One of the coolest gifts I've ever received on a business trip, was from some friends in Korea---a gorgeous stainless steel and abalone shell card case (like the ones at this Etsy shop). My collaborators there felt the old leather one I used up until then wasn't impressive enough. They were doing me a favour, and bringing an uncultured Canadian up to snuff.

They were right. It's one of my secret weapons when the fucking corporate Patrick Batemans and their fucking tasteful black-brown leather wallets force me to swap paper.
posted by bonehead at 11:14 AM on July 6, 2015 [10 favorites]


Now if someone could tell me what to do with those hundreds of my own business cards that I've been issued over the last twenty years and never knew what they were for.

I'm not sure but I think those are for getting into the free food drawings at local lunch spots.
posted by ckape at 11:16 AM on July 6, 2015 [12 favorites]


octothorpe: Now if someone could tell me what to do with those hundreds of my own business cards that I've been issued over the last twenty years and never knew what they were for.

I've spent the last 15 years trying to figure out how to monetize the world's billions of unused business cards, because most people who are provided with a box of 1000 cards is lucky to use even 50 of them before the contact info goes out of date. I could make millions!
posted by usonian at 11:21 AM on July 6, 2015 [3 favorites]


I'm almost 42 years old and I've only had one job that required me to have a business card. I kind of wish I'd kept one (and hopefully there will never be another) as a souvenir.
posted by The Card Cheat at 11:28 AM on July 6, 2015 [1 favorite]


Now if someone could tell me what to do with those hundreds of my own business cards that I've been issued over the last twenty years and never knew what they were for.

Going by the totally ridiculous amounts I had to order for my former boss over the years, you are supposed to just fling fistfuls of them into the air wherever you go at all times.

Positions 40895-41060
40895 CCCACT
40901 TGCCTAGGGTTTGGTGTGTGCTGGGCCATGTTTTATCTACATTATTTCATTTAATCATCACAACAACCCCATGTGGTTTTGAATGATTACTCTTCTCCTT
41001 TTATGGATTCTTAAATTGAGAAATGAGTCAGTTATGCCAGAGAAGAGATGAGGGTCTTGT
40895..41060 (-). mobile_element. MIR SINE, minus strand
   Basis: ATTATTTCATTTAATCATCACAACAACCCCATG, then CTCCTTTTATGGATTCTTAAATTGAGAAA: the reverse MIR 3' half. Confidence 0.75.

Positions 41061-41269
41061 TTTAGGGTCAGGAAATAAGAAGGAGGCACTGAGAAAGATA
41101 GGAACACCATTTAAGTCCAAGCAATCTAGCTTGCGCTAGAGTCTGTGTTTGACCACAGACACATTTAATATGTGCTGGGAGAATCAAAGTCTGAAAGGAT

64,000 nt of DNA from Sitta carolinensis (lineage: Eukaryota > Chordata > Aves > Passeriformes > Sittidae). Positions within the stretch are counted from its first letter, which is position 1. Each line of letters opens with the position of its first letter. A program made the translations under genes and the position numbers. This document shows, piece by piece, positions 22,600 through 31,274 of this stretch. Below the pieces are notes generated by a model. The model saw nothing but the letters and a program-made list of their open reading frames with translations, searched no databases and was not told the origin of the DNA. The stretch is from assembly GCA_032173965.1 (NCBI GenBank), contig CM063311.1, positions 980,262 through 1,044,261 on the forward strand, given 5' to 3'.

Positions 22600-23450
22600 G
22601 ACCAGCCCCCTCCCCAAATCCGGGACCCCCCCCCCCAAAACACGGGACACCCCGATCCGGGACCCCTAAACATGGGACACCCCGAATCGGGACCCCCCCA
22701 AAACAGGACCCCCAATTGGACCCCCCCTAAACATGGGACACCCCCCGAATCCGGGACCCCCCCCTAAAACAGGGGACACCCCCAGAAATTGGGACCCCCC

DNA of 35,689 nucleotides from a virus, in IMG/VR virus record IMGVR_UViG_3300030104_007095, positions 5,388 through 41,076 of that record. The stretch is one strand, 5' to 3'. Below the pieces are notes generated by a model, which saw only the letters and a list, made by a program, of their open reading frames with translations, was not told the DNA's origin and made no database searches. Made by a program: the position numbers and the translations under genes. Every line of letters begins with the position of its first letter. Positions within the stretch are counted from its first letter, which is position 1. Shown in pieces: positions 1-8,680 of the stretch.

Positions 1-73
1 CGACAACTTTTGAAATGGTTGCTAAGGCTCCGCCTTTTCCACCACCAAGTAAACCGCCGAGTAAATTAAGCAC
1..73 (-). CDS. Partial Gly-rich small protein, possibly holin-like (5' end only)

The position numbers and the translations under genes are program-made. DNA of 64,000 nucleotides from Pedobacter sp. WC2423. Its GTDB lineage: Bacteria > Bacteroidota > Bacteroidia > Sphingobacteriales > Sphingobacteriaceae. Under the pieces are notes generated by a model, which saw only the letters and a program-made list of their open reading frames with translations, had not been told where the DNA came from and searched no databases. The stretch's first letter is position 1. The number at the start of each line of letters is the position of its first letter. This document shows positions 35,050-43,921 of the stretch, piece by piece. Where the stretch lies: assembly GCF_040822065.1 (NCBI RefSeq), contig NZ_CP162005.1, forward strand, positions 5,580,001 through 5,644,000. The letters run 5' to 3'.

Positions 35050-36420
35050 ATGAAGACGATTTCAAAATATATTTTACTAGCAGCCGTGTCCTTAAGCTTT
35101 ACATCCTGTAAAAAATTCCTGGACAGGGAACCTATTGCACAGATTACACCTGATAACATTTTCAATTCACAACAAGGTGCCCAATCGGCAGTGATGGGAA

posted by poffin boffin at 11:30 AM on July 6, 2015 [29 favorites]


You worked for Rob Ford???
posted by The Card Cheat at 11:32 AM on July 6, 2015 [4 favorites]


...there are people who dedicate their entire careers to studying this and helping others adapt. International business etiquette is definitely not this simple.

I'm one of them (sort of), and you're right -- international business etiquette isn't this simple. However, these sorts of friendly-looking visuals do have purpose. They're a digestible read for people who don't think they need the information -- which can sometimes mean they need it even more.

International business etiquette has close ties to international cultural etiquette overall. If you think business card ritual is ridiculous...keep in mind that somewhere on this planet, someone thinks it's just as ridiculous that you expect meetings and parties to start on time.
posted by gnomeloaf at 11:34 AM on July 6, 2015 [12 favorites]


I'm delighted to know that I can address everyone in Canada as Liam Gordon or Olivia.

FTFY.
posted by ZenMasterThis at 11:41 AM on July 6, 2015 [4 favorites]


Now if someone could tell me what to do with those hundreds of my own business cards that I've been issued over the last twenty years and never knew what they were for.

They make good shims.
posted by ROU_Xenophobe at 11:43 AM on July 6, 2015 [3 favorites]


I've spent the last 15 years trying to figure out how to monetize the world's billions of unused business cards, because most people who are provided with a box of 1000 cards is lucky to use even 50 of them before the contact info goes out of date. I could make millions

I nestle mine down in the bottom right corner of my computer monitor to hide Outlook notifications I'd rather not see right away.
posted by Bulgaroktonos at 11:46 AM on July 6, 2015 [12 favorites]


The fact that Germany's communication style had to be qualified with "to the point of bluntness" makes me want to do business with more Germans.
posted by griphus at 11:48 AM on July 6, 2015 [13 favorites]


> Now if someone could tell me what to do with those hundreds of my own business cards that I've been issued over the last twenty years and never knew what they were for.

Business card cubes!
posted by cardioid at 11:58 AM on July 6, 2015 [3 favorites]


Also nothing turns me from Omniscient Administratron 5000 into Vincent Adultman faster than non-business small talk.

"Can you file a 55-E without having the 2X backer?"
"Only if you include the notarized ZQ-22 with a copy of your license."
"Will it need to go under department review?"
"Not if you check off box 7 in section 53."
"Great, thank you. How was your fourth of July?"